Study: Reading “Fifty Shades” Says Bad Things About You

Aug 22, 2014 at 4:22 PM ET

Fifty Shades of Grey has been called everything from “mommy porn” to a “manual for sexual torture,” and in light of new study about the erotic novel’s effect on young women, we can now add really bad influence to the list.

According to research from Michigan State University, young women who read Fifty Shades of Grey are more likely than nonreaders to exhibit signs of eating disorders and have a verbally abusive partner. Beyond that, women who’ve read all three of the books in the series were more likely to binge drink and have multiple sexual partners—all of which are behaviors commonly exhibited by women in abusive relationships.

“Fiction or not, millions of women are consuming messages in Fifty Shades that normalize and glamorize violence against women, under the guise of romance and eroticism,” reads the study’s introduction. The novel, written by British author E.L. James, traces the relationship between college graduate Anastasia Steele and Christian Grey, a business magnate who introduces her to the world of BDSM—bondage, discipline, sadism, masochism.

Researchers surveyed 655 women between the ages of 18 and 24 and found that readers of the first Fifty Shades novel were 25 percent more likely to have a partner who yelled or swore at them, 34 percent more likely to have a partner who showed stalking tendencies, and more than 75 percent more likely to have used diet pills or fasted for more than 24 hours.

Readers of all three books were 65 percent more likely than nonreaders to binge drink and 63 percent more likely to have five or more intercourse partners during their lifetime.

It should be noted that the study, which appears in the Journal of Women’s Health, was not able to prove causation. But according to lead author Amy Bonomi, chairperson and professor in MSU’s Department of Human Development, the strong association between the novel and negative behaviors is concerning no matter how you slice it.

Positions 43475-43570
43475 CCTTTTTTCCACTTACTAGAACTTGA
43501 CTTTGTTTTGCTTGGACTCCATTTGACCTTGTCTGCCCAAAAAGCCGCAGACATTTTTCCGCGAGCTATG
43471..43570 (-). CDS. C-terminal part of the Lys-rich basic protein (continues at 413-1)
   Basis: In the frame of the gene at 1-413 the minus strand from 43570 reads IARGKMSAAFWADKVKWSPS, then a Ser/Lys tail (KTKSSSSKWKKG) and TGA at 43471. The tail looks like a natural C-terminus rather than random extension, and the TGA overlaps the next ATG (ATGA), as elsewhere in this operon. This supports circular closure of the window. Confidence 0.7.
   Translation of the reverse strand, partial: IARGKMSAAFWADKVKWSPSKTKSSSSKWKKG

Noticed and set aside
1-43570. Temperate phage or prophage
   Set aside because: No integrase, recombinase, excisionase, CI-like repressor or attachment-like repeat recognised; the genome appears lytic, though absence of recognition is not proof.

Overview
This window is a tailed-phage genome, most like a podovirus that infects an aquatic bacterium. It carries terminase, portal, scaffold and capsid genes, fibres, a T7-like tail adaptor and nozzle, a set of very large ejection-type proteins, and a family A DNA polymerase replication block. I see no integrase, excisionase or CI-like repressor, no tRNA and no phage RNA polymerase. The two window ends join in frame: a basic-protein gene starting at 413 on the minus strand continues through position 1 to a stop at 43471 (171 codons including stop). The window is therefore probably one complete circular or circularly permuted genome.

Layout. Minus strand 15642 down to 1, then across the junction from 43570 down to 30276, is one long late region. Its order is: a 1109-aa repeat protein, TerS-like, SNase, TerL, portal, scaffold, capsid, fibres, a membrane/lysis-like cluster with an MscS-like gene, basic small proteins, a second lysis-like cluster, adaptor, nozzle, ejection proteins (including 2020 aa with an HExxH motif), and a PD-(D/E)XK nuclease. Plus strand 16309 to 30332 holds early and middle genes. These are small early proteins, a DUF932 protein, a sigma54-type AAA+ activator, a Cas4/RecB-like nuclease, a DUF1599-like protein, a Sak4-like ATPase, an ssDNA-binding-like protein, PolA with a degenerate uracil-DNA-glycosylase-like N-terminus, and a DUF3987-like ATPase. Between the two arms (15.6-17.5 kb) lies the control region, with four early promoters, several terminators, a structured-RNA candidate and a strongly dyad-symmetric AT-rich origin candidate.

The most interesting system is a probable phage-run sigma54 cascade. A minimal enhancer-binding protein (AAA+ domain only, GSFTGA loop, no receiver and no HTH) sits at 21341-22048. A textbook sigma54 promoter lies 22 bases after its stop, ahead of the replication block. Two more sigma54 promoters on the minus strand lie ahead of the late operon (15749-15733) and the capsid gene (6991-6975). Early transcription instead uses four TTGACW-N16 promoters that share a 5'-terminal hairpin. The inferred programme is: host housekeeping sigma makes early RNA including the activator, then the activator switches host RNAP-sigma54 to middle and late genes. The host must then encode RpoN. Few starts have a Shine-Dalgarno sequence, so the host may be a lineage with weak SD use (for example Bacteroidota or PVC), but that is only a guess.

“If women experienced adverse health behaviors such as disordered eating first, reading Fifty Shades might reaffirm those experiences and potentially aggravate related trauma,” Bonomi says. “Likewise, if they read Fifty Shades before experiencing the health behaviors seen in our study, it’s possible the books influenced the onset of these behaviors.”

This isn’t the first time that the racy read has gotten flak. A previous study of Bonomi’s, which analyzed the relationship portrayed in the book according the U.S. Centers for Disease Control and Prevention’s definitions of domestic abuse, found that it perpetuated violence against women. And early this year, one physician proposed that the promiscuity it promotes could be to blame for the rise in sexually transmitted infections among people over 50.

As with rap music and violent video games, blaming a best-seller for societal ills can seem absurd and overzealous, but the study is corroborated by a wide body of literature that has found an association between entertainment mediums and real-life behavior.

“We’re all influenced by the broader social context that we live in,” says Bonomi. “We’re all exposed to music, TV, movies, hyper-sexualized magazines and fiction, and when those things normalize and glamorize domestic violence, it can make it difficult for young women to recognize signs of abuse in their own relationships.”

Even so, Bonomi isn’t advocating book burning. Rather, she hopes parents and schools will take an active role in educating youth about the importance of healthy relationships and body image. “We are advocating that kids and young adults be taught to consume fiction with a critical eye,” she says. “They need to be able to recognize the difference between healthy and unhealthy behaviors.”